The largest flaw on this album, which has nothing to do with the music, is that there is no consistency on this project from beginning to end. For example, in the middle of the album they present to you four different covers from four different genres of music (Harry Belafonte, Harry Connick Jr., A-ha, Dixie Chicks). It is very difficult to listen and truly enjoy an album when the mood and inspiration behind the music changes every song.

I am going to let all of the collegiate a cappella groups out there reading this in on a little secret. So often, collegiate singers ask me, "How do collegiate groups like Off the Beat produce such high quality albums every year?". You see, it's really quite simple. The first key is that they have money from an alumni association or some other means to "properly" record an album every year. By "properly", I mean that they can budget extra time in a recording and mixing studio, and have access to a first class engineer and studio equipment with which to record and produce the album. It is very easy to tell the albums that spend a few months entagled in computer software versus the ones that only got to see the inside of a computer for a day. The second key is to have a consistent album. OTB for example, focuses on one major genre of music, mainstream-alternative. Listening through this album made me want the Callbacks to be more consistent with one specific genre of music. Always remember, an album is different than a live show. You don't want to record your set list on an album. You want to record a consistent, themed, organized project.

Having said that, this mutt of an album has some stellar song choices. They chose a few songs that I was previously unfamiliar with, but really came to enjoy (Independent Love Song, Female of the Species). The greatest song choice on the album for me was Jump in the Line. (Remember this one from Beetlejuice?) This song never got to take off because of lack of energy, but great choice nonetheless, especially for a live show.

Soloists on this album tend to fall on the solid side of the fence. Megan Gaffney, Erika Rhone, and Alvaro Redoya are in a league of their own, but a few other soloists on this project (Pinki Mishra, Neha Mahajan, and Mike Petrillo) who aren't as mature vocally are still very enjoyable on their respective songs.

The weakest track on this project is Black Balloon. The soloist seems to focus so much on the emotion of the solo that he forgets to sing. Unfortunately this distracting solo made me fast forward through an otherwise solid song.

Good effort from one of the country's premiere collegiate a cappella groups. I wouldn't call this album spectacular by any means, but it did have a lot of redeeming qualities, and will get some continued spins on my stereo.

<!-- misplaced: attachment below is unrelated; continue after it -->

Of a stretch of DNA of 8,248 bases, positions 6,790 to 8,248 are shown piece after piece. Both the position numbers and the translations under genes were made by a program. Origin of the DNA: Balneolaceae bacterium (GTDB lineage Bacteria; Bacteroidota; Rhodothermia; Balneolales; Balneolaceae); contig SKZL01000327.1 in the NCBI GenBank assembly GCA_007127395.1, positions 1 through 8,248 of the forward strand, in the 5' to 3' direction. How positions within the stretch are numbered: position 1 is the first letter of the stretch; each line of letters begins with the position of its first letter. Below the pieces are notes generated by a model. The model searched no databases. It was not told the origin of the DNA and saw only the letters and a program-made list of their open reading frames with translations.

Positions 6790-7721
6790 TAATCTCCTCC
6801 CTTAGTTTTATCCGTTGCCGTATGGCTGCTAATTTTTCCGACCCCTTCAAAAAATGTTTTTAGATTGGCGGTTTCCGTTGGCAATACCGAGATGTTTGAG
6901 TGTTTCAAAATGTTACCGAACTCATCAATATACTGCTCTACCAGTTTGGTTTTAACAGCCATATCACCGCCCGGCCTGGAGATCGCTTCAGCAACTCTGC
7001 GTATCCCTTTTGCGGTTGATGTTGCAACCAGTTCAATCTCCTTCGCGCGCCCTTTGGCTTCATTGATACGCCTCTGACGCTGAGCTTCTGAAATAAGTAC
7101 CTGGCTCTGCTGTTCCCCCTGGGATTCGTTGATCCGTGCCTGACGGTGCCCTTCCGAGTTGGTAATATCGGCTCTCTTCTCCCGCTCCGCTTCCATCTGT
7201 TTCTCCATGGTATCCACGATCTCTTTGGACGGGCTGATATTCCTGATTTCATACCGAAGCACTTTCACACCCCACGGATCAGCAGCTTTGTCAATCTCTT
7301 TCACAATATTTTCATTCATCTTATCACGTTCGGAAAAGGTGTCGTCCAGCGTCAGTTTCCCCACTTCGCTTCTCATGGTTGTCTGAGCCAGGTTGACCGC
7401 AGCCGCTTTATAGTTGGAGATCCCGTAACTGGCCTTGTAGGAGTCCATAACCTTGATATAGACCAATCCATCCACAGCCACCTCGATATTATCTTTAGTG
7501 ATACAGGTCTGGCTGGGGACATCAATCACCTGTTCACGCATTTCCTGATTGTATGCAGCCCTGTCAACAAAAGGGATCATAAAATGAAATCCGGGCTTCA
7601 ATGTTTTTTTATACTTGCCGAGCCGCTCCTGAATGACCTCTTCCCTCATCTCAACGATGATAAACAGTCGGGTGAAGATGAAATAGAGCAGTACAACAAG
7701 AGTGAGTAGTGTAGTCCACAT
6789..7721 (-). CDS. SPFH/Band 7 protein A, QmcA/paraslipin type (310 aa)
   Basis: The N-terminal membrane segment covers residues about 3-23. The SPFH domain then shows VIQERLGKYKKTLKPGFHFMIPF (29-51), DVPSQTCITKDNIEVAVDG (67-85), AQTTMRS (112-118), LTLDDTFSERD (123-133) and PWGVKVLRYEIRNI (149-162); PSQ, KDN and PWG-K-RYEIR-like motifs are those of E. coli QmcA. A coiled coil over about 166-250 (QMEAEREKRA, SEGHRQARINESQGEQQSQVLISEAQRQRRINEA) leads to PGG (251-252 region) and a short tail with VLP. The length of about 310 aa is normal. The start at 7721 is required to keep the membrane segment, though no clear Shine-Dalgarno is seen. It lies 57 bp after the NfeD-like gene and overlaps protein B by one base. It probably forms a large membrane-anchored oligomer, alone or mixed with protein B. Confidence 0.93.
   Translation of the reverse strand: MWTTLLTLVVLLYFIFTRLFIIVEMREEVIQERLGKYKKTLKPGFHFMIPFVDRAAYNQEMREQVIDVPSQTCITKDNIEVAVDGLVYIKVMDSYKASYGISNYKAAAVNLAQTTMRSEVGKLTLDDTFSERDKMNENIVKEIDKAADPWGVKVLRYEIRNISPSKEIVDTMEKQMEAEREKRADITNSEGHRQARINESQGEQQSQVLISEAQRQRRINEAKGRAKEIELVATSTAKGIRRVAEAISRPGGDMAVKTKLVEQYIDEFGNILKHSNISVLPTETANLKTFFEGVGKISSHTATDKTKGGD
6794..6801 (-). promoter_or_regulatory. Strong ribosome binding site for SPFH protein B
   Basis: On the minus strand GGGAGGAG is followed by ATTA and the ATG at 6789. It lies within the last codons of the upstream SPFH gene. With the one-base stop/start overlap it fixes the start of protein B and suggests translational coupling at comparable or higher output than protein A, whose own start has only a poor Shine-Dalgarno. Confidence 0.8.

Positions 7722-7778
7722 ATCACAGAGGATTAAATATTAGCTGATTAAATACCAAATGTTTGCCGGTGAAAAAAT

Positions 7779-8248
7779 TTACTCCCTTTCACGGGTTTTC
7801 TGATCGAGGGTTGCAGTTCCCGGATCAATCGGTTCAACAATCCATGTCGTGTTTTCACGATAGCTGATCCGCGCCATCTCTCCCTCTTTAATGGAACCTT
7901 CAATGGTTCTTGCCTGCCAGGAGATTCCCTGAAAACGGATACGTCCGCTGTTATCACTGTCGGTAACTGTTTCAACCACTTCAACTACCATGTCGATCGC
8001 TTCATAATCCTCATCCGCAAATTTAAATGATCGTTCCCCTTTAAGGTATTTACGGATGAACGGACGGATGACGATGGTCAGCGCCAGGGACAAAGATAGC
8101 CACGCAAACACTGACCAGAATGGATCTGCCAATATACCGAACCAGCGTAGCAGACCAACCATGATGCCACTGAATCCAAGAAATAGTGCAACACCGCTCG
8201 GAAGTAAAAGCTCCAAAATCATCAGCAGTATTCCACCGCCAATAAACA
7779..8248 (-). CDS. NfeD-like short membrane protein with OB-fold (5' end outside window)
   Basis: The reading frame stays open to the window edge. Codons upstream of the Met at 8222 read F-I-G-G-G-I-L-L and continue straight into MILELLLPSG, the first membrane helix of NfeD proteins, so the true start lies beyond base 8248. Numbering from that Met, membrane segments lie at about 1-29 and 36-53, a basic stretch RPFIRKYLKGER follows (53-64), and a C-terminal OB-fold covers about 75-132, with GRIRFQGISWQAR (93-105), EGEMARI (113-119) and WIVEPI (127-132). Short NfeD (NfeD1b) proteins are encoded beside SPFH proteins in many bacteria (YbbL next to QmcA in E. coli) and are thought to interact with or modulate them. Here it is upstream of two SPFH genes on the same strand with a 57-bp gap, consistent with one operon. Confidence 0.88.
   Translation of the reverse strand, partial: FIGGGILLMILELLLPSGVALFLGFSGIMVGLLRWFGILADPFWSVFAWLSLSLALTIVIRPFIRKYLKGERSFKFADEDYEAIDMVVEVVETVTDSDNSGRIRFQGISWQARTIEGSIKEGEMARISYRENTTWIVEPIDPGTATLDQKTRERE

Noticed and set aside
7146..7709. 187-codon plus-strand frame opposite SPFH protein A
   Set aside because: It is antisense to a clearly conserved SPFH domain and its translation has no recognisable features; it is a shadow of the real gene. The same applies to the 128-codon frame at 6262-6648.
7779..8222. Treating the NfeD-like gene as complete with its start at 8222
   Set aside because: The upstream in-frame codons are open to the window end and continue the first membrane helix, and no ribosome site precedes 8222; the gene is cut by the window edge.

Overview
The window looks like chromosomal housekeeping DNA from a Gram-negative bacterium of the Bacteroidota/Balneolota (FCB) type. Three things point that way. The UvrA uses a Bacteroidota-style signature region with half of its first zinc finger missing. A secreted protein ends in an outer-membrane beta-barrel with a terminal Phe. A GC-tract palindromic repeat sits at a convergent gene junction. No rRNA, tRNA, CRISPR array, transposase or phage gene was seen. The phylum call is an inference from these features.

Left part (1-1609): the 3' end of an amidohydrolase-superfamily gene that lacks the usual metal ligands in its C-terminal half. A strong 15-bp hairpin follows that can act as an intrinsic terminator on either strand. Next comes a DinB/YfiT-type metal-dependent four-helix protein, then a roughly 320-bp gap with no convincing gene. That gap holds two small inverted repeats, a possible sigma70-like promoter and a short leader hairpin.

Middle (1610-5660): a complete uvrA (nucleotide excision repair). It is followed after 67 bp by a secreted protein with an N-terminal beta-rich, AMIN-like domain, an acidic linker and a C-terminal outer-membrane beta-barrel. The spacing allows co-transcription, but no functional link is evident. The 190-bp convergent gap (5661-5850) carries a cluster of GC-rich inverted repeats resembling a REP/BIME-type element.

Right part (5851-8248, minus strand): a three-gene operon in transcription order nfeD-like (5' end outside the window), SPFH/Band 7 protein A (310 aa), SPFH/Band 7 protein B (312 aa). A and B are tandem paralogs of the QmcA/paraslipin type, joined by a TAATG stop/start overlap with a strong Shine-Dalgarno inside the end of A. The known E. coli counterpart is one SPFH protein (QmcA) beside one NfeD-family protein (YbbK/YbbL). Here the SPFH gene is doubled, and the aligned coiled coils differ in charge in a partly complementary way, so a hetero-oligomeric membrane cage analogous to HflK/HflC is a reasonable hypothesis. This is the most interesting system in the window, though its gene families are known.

Tuning / Blend 3
Energy / Intensity 3
Innovation / Creativity 3
Soloists 3
Sound / Production 3
Repeat Listenability 2
Tracks
1 Turn Back Time 4
2 Good Things 3
3 Because the Night 4
4 Some Fantastic 4
5 Ex Factor 3
6 Black Balloon 3
7 Independent Love Song 3
8 Jump in the Line 4
9 A Nightingale Sang in Berkeley Square 3
10 Take On Me 2
11 Wide Open Spaces 4
12 Female of the Species 4
13 The Roof 3
14 Two Points for Honesty 4
15 Angel 4
16 Like a Prayer 4

The Callbacks have made a good modern alternative rock/pop album in the vein of Stanford's Mixed Company, U Penn Off the Beat, and virtually every other mixed college a cappella group in the nation.

Like most of those groups, the Callbacks play it pretty straight. Imitative arrangements are the rule, with innovation limited to odd-sounding syllables and choruses of different songs by the same artist sandwiched one into the other.

And while Don't Look Down would have been amazing even five years ago, it falls pretty short today, especially on production. There's no bottom end at all, and the girls sound far thinner than (I believe) they would live. I would love to see the Callbacks go crazy and make their next album as close to radio-quality as possible.

Also, I was sometimes puzzled by their choice of repertoire. The Barenaked Ladies, Aqua, Mariah Carey, The Bodeans, and Lauryn Hill all wrote amazing songs, but you won't hear them here. Instead we're treated to lesser known B-sides that left me a little frustrated. I wanted more songs like Female of the Species — songs that I barely recognize, but that make me say "Hey, I know this song...it's good".

Otherwise, good soloists, blend, and balance throughout make for an album of even and consistent quality, even if that quality is well within average. If you buy this album, be prepared to thoroughly enjoy every track, take it out of your CD player, lend it your best buddy, and never ask for it back.


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Ordering Information

To order for delivery within the US, send a check for $18 to

The Harvard Callbacks
P.O. Box 1251
Cambridge, MA 02238-1251
To have a CD sent outside the US, contact the group by email at c-backs@hcs.harvard.edu for pricing information.